I turned my head away from my mother. “I don’t want to stay here,” I whispered.
“You’re a very sick girl.” With that, Lucy left. I didn’t see her again for the three weeks that I stayed in the hospital. There were no visitors, and it never occurred to me to call anyone. Who would I call? I was forbidden to see any of my fathers’ relatives by Mother. She had made that very clear to them too, and during the war, men left, and often wives, if possible, followed them to army camps.
The hospital was a teaching hospital, so I saw a great many interns. They came to study me, a specimen of undulant fever, a sickness brought on by unpasteurized milk. They kept asking me questions, and I kept saying that I felt fine. I seemed to have a lot of colds, but that was all. Sitting all day by myself in a room with nothing to do but read or look at the walls, I felt as if I were being punished. The doctors, serious and in a hurry, wearing their white coats and carrying the authority of God, told me I was being tested for undulant fever, and that they were going to try out a new drug on me. I took it all in and began to feel overwhelmed by the authority of these doctors who agreed with my mother. What if it were true? I began to grind my teeth, often without realizing it, and I sang a little singsong litany against the doctors whom I did not like or trust and against Lucy, whom I didn’t trust either. “The milk is not poison, the milk is not poison.”
Lucy had talked about this disease as if it were dangerous, as if it could kill people and dogs, and I wondered, in spite of myself, what it was that made the doctors believe my mother. Lucy had told me that her friend Carlyle’s feet had turned black and she had died from it, and now these men took it seriously. What bothered me the most was that they believed my mother. To people she met casually, Lucy was believable.
After five days of tests and sitting in my private room alone, I asked to be allowed to go to the ward. The doctors in their wisdom, or curiosity, had decided to give me injections of the newly discovered drug penicillin, every two hours, night and day. By the second day my arms were sore, but moving into the ward at least provided some distractions and lots of attention. In spite of myself I wanted to please these doctors who seemed interested in me; I enjoyed and delighted in the unusual attention, but I was puzzled. My father had insisted I drink the milk when we lived on the island. Why would these important doctors keep me in the hospital if nothing were wrong? I couldn’t sort it out, I became confused and the confusion kept going around in my head.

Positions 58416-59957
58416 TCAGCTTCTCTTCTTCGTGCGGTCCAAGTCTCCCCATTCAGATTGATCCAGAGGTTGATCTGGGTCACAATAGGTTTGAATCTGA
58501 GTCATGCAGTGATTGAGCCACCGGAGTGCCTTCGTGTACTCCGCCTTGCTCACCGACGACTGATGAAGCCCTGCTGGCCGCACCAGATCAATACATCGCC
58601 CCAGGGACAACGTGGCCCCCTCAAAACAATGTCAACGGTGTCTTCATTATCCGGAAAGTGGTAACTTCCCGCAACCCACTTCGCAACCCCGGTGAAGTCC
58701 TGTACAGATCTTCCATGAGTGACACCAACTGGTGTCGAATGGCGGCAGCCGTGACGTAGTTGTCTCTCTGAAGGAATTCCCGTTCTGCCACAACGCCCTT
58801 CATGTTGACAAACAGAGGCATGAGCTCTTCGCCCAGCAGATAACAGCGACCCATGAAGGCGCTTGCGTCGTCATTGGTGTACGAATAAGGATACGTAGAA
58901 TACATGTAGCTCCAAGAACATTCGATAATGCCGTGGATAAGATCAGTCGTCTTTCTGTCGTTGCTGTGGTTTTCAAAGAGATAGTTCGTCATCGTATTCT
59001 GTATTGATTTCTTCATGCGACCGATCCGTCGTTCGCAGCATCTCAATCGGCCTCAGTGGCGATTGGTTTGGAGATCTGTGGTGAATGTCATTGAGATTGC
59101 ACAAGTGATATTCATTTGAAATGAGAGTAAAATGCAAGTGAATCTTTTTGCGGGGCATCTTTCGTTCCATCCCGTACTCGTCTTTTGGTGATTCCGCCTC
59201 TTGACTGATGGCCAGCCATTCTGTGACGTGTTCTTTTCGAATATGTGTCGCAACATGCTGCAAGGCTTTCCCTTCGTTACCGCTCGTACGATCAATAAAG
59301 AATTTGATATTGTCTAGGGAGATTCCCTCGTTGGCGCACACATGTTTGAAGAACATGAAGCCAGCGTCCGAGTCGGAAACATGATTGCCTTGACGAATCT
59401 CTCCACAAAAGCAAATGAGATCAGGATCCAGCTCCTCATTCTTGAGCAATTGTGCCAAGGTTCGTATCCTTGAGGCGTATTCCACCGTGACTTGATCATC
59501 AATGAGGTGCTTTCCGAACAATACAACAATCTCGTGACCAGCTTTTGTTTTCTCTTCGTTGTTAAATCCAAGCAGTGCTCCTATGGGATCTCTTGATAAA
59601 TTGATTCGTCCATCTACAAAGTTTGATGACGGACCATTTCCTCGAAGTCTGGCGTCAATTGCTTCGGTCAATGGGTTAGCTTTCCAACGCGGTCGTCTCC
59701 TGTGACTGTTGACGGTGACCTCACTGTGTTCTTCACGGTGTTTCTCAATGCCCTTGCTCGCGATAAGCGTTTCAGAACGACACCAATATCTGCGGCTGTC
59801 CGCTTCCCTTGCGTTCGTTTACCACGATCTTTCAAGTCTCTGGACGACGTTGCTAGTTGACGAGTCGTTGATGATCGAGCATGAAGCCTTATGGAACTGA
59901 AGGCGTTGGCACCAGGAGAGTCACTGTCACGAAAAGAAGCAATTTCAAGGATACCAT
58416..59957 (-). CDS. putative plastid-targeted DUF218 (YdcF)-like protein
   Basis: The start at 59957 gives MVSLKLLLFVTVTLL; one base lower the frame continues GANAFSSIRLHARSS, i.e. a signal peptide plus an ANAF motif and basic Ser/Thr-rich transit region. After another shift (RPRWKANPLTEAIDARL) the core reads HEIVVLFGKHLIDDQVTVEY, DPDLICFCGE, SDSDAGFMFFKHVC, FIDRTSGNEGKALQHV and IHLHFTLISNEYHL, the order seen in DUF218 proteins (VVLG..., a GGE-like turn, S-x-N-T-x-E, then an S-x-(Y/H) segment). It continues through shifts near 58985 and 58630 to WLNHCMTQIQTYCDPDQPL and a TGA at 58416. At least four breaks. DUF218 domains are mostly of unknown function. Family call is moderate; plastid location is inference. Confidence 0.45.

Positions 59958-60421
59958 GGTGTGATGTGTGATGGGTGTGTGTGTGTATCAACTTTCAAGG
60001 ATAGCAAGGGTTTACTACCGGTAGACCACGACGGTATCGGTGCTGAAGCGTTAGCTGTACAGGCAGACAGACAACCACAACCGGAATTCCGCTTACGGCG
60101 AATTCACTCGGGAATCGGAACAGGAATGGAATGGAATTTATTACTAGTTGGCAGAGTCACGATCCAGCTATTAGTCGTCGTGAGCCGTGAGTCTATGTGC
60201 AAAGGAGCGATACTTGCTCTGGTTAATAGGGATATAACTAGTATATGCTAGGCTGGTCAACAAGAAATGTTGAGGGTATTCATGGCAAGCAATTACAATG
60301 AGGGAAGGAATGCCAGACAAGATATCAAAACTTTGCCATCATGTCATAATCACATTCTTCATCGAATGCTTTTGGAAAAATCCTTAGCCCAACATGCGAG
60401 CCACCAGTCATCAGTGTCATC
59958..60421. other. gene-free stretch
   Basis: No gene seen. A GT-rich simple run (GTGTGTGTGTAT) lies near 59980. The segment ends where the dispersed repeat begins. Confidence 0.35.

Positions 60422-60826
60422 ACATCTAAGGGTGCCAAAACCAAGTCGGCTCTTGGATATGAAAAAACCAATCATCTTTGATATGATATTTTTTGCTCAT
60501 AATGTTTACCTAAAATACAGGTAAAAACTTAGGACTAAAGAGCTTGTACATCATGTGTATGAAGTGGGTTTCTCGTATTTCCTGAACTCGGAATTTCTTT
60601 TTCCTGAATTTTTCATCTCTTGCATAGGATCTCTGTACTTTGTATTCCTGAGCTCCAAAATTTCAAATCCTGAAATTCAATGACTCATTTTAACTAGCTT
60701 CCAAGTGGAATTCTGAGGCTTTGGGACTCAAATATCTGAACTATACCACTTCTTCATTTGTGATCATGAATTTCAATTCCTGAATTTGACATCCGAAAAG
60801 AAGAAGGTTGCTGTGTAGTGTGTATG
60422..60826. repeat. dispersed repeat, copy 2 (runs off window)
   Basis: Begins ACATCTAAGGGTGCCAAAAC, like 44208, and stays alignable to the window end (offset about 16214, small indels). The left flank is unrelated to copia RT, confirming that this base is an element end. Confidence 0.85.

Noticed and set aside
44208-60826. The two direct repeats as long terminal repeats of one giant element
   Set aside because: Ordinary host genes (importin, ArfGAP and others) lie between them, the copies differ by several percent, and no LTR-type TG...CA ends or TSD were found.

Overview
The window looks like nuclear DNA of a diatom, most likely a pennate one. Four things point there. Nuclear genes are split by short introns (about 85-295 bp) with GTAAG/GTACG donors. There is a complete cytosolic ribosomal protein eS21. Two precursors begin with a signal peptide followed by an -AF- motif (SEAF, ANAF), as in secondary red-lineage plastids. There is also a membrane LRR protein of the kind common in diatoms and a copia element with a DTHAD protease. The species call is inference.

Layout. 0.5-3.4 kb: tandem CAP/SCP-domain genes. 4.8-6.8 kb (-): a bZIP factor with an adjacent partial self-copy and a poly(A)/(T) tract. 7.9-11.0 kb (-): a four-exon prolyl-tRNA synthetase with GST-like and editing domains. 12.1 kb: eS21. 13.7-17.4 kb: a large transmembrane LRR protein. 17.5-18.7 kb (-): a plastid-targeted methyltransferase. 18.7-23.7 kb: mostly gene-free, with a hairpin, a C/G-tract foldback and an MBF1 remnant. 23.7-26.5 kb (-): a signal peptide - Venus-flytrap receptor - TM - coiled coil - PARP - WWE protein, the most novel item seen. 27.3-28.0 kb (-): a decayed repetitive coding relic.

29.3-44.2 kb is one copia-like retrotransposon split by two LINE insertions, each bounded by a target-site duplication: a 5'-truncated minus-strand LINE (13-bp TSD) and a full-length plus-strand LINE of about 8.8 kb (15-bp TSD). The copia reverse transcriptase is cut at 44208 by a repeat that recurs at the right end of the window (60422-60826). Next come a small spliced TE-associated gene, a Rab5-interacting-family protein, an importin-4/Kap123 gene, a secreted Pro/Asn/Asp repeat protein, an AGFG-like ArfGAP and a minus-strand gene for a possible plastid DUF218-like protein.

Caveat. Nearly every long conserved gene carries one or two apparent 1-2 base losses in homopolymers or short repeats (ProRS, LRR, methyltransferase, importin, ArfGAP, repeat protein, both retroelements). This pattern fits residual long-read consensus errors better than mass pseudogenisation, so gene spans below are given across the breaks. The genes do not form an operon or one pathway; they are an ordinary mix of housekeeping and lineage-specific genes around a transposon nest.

The nurses gave me odd jobs to do, and a large, Italian lady named Sophie took me under her wing. Sophie had few inhibitions and would laugh and holler and waddle up and down the ward, a large cross swaying from her neck, talking with all the patients in broken English. She had had a serious operation, and I guessed from the conversations of the nurses, which I sometimes overheard, that she was not at all well. Next to my bed was an old lady with gray hair who hardly ever spoke. She died in the night, and there were lots of whispers as they took her away.
After two weeks my body became sore all over from the injections. The nurses tried to find new places to inject the new drug. The night time was the time I disliked the most. After being woken up for the injection, I would lie in bed, watching the nurse walk around the ward in her soft, gummy shoes. There was just enough light to see the outlines of the beds and the warm glow of the nurses’ station at the end of the corridor. I would lie there and think to myself, “I am not ill. I do not have undulant fever. I am perfectly healthy. I am not full of poison, I am not full of poison, I am not full of poison.” But what I couldn’t say to myself and what began to form in my mind was, “What if I am full of poison? What if I am bad?”
(With thanks to Atlas & Co. Publishers for agreeing to the publication of this excerpt from Songs of Three Islands, available through Amazon.com and other bookstores.)